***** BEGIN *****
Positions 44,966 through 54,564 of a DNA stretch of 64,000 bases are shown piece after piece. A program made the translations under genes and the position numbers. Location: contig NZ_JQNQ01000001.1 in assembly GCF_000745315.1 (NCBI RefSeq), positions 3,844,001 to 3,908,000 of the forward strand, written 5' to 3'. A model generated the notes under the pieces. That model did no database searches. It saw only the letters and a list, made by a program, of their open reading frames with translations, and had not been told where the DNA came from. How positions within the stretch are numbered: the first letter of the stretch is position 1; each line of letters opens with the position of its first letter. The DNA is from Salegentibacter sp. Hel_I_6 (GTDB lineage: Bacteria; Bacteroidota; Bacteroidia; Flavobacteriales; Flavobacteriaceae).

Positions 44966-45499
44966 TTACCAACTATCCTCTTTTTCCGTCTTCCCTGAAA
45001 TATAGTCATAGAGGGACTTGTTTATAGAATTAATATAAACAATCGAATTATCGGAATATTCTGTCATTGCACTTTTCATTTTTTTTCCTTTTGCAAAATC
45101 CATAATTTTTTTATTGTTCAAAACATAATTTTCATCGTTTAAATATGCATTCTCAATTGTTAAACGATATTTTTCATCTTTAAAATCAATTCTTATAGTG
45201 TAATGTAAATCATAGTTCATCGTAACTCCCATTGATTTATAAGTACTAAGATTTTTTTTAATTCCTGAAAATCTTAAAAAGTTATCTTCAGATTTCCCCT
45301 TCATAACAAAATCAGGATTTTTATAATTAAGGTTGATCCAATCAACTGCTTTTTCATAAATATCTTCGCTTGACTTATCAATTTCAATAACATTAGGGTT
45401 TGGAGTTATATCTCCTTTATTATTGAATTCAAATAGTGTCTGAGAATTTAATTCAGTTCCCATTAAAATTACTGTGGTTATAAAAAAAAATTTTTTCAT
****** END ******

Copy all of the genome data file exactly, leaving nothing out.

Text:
Positions 44,966 through 54,564 of a DNA stretch of 64,000 bases are shown piece after piece. A program made the translations under genes and the position numbers. Location: contig NZ_JQNQ01000001.1 in assembly GCF_000745315.1 (NCBI RefSeq), positions 3,844,001 to 3,908,000 of the forward strand, written 5' to 3'. A model generated the notes under the pieces. That model did no database searches. It saw only the letters and a list, made by a program, of their open reading frames with translations, and had not been told where the DNA came from. How positions within the stretch are numbered: the first letter of the stretch is position 1; each line of letters opens with the position of its first letter. The DNA is from Salegentibacter sp. Hel_I_6 (GTDB lineage: Bacteria; Bacteroidota; Bacteroidia; Flavobacteriales; Flavobacteriaceae).

Positions 44966-45499
44966 TTACCAACTATCCTCTTTTTCCGTCTTCCCTGAAA
45001 TATAGTCATAGAGGGACTTGTTTATAGAATTAATATAAACAATCGAATTATCGGAATATTCTGTCATTGCACTTTTCATTTTTTTTCCTTTTGCAAAATC
45101 CATAATTTTTTTATTGTTCAAAACATAATTTTCATCGTTTAAATATGCATTCTCAATTGTTAAACGATATTTTTCATCTTTAAAATCAATTCTTATAGTG
45201 TAATGTAAATCATAGTTCATCGTAACTCCCATTGATTTATAAGTACTAAGATTTTTTTTAATTCCTGAAAATCTTAAAAAGTTATCTTCAGATTTCCCCT
45301 TCATAACAAAATCAGGATTTTTATAATTAAGGTTGATCCAATCAACTGCTTTTTCATAAATATCTTCGCTTGACTTATCAATTTCAATAACATTAGGGTT
45401 TGGAGTTATATCTCCTTTATTATTGAATTCAAATAGTGTCTGAGAATTTAATTCAGTTCCCATTAAAATTACTGTGGTTATAAAAAAAAATTTTTTCAT